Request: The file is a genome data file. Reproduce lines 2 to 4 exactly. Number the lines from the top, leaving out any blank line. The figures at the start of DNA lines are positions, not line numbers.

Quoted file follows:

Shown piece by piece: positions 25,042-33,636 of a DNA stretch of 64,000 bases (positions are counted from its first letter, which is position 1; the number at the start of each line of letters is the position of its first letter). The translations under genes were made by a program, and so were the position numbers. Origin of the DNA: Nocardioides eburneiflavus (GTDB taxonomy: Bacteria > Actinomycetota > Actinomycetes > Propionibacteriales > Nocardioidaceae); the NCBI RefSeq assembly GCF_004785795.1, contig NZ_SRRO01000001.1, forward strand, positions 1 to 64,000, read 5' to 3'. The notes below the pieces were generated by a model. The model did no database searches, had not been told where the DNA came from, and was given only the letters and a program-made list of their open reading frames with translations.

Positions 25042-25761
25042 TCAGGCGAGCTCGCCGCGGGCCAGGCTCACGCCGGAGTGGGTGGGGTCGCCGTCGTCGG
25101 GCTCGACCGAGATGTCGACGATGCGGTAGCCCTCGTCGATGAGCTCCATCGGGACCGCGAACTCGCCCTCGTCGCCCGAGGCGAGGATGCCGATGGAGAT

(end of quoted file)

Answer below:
Positions 25042-25761
25042 TCAGGCGAGCTCGCCGCGGGCCAGGCTCACGCCGGAGTGGGTGGGGTCGCCGTCGTCGG
25101 GCTCGACCGAGATGTCGACGATGCGGTAGCCCTCGTCGATGAGCTCCATCGGGACCGCGAACTCGCCCTCGTCGCCCGAGGCGAGGATGCCGATGGAGAT